New Study Sheds Light on Plants Nighttime Defense
By Jim Core
March 28, 2001
Agricultural Research Service
scientists and cooperators have gained new insights into how plants defend
themselves against insect attacks at night, according to findings published in
the March 29 issue of Nature.
James H. Tumlinson, III, and other researchers at the ARS
Center for Medical, Agricultural and
Veterinary Entomology, Gainesville, Fla., originally discovered that when
beet armyworm caterpillars chew on plants, the plants produce chemical aromas
that lure a wasp--a natural enemy of the caterpillars--to attack the crop
pests. They subsequently isolated, identified and artificially produced a
chemical found in the saliva of the caterpillars that prompts corn seedlings to
produce the wasp-attracting chemical aromas.
They soon recognized that different caterpillar species elicit plants to
produce specific chemical aromas that appeal to natural enemies of the very
same caterpillar species. In effect, scientists have discovered that a
caterpillar triggers its own doom mechanism.
More recent findings by ARS entomologists Consuelo M. De Moraes and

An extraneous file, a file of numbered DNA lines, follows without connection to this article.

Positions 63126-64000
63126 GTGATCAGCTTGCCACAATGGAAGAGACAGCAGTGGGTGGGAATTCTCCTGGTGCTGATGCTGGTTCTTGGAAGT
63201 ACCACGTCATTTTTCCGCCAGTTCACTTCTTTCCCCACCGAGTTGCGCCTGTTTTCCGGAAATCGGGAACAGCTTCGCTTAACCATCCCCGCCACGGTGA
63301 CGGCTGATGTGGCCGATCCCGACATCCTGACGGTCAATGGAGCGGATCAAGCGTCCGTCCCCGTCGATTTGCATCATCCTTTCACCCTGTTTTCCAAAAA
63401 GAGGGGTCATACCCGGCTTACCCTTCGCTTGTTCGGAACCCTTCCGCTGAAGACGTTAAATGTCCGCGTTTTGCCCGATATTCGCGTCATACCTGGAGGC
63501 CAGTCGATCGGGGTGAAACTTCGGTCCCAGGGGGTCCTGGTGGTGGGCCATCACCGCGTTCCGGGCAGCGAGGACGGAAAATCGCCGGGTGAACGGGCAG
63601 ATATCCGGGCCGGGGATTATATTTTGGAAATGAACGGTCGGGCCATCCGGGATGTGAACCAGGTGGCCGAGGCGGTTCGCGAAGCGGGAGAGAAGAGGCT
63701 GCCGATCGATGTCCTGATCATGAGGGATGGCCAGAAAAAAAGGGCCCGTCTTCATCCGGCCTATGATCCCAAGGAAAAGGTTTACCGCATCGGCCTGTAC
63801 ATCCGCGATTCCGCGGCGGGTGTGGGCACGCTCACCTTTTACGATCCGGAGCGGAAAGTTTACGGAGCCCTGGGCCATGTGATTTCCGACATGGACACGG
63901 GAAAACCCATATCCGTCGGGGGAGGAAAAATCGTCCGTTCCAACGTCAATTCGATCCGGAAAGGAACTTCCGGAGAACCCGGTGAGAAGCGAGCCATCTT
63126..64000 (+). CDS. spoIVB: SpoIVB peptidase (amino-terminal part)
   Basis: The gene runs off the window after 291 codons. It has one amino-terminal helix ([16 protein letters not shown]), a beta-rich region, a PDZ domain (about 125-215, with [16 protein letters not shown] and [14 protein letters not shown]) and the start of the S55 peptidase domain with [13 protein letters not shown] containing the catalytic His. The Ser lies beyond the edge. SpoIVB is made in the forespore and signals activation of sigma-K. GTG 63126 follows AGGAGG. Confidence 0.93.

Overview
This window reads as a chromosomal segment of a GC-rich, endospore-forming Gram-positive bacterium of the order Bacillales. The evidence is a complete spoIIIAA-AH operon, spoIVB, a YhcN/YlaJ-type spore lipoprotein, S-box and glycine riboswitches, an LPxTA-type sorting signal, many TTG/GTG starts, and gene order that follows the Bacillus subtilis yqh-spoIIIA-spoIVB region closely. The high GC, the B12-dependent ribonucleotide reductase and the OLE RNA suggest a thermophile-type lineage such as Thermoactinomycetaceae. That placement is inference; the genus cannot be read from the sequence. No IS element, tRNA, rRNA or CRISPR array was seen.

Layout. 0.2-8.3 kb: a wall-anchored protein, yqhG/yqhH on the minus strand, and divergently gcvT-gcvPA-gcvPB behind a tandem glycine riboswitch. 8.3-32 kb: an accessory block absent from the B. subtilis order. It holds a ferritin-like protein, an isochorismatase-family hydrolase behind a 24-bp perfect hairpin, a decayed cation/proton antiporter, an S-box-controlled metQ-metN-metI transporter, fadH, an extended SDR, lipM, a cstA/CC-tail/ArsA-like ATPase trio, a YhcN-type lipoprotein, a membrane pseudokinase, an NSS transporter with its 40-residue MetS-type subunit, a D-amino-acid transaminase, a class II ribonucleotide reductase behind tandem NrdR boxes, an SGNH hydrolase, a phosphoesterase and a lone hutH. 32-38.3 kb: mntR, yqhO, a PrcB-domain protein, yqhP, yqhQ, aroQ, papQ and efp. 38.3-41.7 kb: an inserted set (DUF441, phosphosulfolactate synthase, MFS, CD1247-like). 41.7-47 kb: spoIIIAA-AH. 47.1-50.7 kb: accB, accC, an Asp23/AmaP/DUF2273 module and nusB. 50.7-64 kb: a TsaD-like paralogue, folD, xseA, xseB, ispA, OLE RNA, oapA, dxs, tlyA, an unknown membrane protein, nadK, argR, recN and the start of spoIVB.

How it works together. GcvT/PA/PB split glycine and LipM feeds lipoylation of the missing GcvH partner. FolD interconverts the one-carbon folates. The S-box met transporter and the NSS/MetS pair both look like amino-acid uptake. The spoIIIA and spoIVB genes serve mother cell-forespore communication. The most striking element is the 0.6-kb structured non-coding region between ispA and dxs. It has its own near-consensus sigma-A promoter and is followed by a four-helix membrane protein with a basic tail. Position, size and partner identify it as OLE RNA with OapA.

Tumlinson, along with Mark C. Mescher of the University of Georgia, shed light on the role of
chemical cues in a host plants nighttime defenses.
Little attention has been given to nighttime volatile response by plants and
its effects on the behavior of nocturnal herbivores, according to De Moraes,
perhaps because it has been assumed that herbivore-induced chemicals occur
mainly during the day.
However, the authors found that tobacco plants (used only as a laboratory
tool) release herbivore-induced plant chemicals during both day and night and
that several volatile compounds are released predominantly at night. These
chemicals were found to be highly repellant to female moths searching for sites
to deposit their eggs. If the moths sense a chemical aroma, it indicates the
crop is already larvae infested, and they find another, safer location for
their offspring to develop.
ARS scientists will conduct further studies that could help plant breeders
develop new crop varieties with enhanced defense systems.
ARS is the chief scientific research agency of the
U.S. Department of Agriculture.
Scientific contact: Consuelo M. De Moraes, ARS Center for Medical,
Agricultural and Veterinary Entomology, Gainesville, Fla., phone (352)
374-5712, fax, (352) 374-5707,